The entire world will be watching Glendale on Sunday as it hosts the Super Bowl and the legions of fans who are shelling out big bucks to see the big game.
What may be not visible amid all the hoopla is a sobering reality about the Super Bowl host city: Glendale is suffering deep financial issues over its troubled effort to become a sports destination.
Glendale bet big on professional sports in the last 15 years, spending millions of dollars on a hockey arena for the Arizona Coyotes and investing heavily in a spring training ballpark for the Chicago White Sox and Los Angeles Dodgers. Then the economy tanked, and the hockey team went through bankruptcy, with several different owners in recent years. It got so bad for Glendale that leaders were talking about bankruptcy at one point as its credit rating faltered.
The city has found stronger financial footing since then and its bond rating has improved markedly, but not without having to raise taxes, trim 25 percent of the municipal workforce, cut back on paving projects, and reduce hours at municipal swimming pools and libraries. The 9.2 percent sales tax that shoppers and diners pay in Glendale is among the highest in the state.
To fiscal conservatives, Glendale serves as a cautionary tale for suburban cities across the United States that want to throw public money at professional sports projects.
"Overall, it's a bad move for cities," said Kurt Altman, general counsel for the Arizona-based Goldwater Institute, which fought Glendale over its enticements to the hockey team. "As much as they say it's going to make the city a destination, it just doesn't."
Glendale is a city of about 250,000 people in the northwest part of the Phoenix metro area. The location where the Arizona Cardinals' stadium and the Arizona Coyotes' arena were built had been a dusty farm area. The agricultural influence is visible to people driving to games when they pass tractors and farm equipment in nearby fields.
As the Coyotes and Cardinals sought new facilities in the early 2000s and efforts failed to build them in other parts of the Phoenix area, Glendale stepped in. The city helped pay for the Coyotes' arena with $167 million in bonds in 2003, and as the hockey team's finances began to fade during the recession, Glendale went all-in to keep the team in Arizona. The city dished out $50 million earlier this decade to keep the team and continues to make annual payments toward the arena, but the money it is getting in return has not met expectations.
The football stadium was built in 2006, but Glendale was not on the hook for the costs of the $450 million retractable-roof facility. It was funded primarily with new taxes on car rentals and hotels in the Phoenix area, but that financing hit a snag last year when a judge ruled that the car rental tax was unconstitutional, leaving a major funding source for the Super Bowl venue in jeopardy. The issue is still being argued in the courts.
Glendale is far from alone. Cities and states nationwide have long struggled with how much public money to spend on stadium projects. The effort to build a new stadium for the Minnesota Vikings became embroiled in controversy over a financial commitment by the state that opponents said was excessive. The St. Louis Rams are at the center of a debate over whether to spend public money on a new stadium. Topeka, Kansas, is immersed in a fight over a motorsports track that has drawn comparisons to hockey in Glendale.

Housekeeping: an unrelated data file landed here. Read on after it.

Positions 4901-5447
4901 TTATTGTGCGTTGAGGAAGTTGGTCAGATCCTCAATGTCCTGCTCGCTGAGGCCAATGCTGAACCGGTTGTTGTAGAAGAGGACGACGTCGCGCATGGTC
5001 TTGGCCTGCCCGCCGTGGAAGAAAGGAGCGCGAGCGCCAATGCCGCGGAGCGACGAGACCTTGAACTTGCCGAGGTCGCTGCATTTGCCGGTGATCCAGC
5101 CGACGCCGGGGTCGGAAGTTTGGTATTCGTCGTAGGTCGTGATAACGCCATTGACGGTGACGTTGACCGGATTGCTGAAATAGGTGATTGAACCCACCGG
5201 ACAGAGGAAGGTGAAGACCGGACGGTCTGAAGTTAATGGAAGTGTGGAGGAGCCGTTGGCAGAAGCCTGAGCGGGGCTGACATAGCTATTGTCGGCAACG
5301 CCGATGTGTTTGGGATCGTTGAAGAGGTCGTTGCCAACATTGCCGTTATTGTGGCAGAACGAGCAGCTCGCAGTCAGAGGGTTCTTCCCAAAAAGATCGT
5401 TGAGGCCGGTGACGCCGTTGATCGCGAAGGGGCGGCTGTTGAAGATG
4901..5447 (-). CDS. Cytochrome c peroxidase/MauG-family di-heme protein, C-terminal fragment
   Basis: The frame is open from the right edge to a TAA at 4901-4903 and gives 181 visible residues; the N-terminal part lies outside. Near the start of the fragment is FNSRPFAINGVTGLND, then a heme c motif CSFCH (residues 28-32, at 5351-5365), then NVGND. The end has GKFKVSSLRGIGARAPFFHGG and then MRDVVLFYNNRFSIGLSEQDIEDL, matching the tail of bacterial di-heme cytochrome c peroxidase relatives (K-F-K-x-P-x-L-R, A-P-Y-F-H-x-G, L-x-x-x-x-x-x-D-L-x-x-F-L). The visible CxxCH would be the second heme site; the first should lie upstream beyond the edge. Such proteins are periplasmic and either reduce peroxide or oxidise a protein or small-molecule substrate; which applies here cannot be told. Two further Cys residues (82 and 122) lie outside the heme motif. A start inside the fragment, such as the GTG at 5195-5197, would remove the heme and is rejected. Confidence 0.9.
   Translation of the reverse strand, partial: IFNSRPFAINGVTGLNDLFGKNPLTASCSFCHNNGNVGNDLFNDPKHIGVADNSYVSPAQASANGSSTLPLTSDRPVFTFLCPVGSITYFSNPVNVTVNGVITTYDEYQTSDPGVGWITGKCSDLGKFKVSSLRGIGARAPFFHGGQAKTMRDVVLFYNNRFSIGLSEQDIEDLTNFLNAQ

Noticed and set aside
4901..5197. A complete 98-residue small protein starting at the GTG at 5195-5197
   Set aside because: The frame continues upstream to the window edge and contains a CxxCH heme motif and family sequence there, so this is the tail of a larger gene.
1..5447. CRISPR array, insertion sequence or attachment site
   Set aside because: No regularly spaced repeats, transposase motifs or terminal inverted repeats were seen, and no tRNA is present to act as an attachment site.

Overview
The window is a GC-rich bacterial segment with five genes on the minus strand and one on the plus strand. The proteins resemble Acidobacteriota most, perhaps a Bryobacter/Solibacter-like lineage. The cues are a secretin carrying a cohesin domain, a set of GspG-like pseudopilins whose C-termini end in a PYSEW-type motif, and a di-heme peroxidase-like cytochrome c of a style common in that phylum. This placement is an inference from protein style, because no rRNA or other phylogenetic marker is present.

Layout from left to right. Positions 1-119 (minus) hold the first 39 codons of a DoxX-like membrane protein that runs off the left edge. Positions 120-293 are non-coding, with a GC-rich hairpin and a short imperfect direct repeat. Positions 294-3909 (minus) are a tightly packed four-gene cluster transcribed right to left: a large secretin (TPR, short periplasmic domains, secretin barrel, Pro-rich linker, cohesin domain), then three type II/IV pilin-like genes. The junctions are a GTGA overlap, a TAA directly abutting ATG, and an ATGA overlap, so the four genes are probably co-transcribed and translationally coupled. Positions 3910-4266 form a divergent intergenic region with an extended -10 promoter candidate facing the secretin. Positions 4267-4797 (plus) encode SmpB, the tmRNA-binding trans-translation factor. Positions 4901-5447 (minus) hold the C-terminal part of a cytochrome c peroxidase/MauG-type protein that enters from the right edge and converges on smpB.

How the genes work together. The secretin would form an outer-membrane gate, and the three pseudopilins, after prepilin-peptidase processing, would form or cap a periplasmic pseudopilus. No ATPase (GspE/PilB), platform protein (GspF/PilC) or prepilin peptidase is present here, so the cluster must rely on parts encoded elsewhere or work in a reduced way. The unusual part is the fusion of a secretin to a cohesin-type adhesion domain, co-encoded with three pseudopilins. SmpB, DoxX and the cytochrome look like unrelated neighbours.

As he navigates the financial situation, Glendale Mayor Jerry Weiers returns to a maxim he has repeated many times in his life: "I'm not living in the past. I'm just paying for it."
In the case of the Super Bowl, he believes the city is paying dearly. He said Glendale will actually lose a "couple million dollars" by hosting the event. It's spending huge amounts of money on overtime and police and public safety costs associated with hosting the Super Bowl but getting very little in return.
Super Bowl visitors are mostly staying in Phoenix and Scottsdale and only showing up in Glendale on game day, meaning the city won't see much of a boost in tax revenue. And the city was hoping the state would reimburse Glendale for its police overtime costs, but lawmakers have scoffed at the idea.
Weiers said it pains him that the city had to cut services and lay off workers, but the moves were necessary to ensure financial solvency. He said the outlook has improved in the last year, a far cry from a couple years ago when Glendale was in jeopardy of joining the likes of Detroit in the category of municipal bankruptcies.
"I have to believe that if `1' is perfect as things could be and `10' was bankruptcy, I'd say we were a strong `8,'" Weiers said. "We never had to go there, and I strongly believe we won't have to go there."
Despite his claim that the city will lose money on the game, the mayor said he's aware of the name recognition that goes along with hosting the Super Bowl. He believes having the city's name broadcast to an audience of more than 100 million people will bring visitors, even if the city's planned hotel district didn't take off as originally expected.
He offers a hypothetical example of someone in a freezing Midwestern city who's watching the game on TV and seeing palm trees and sunny skies, knowing his truck won't start because it's so cold outside.
"He's sitting there thinking, `Man, I can be down there,'" Weiers said.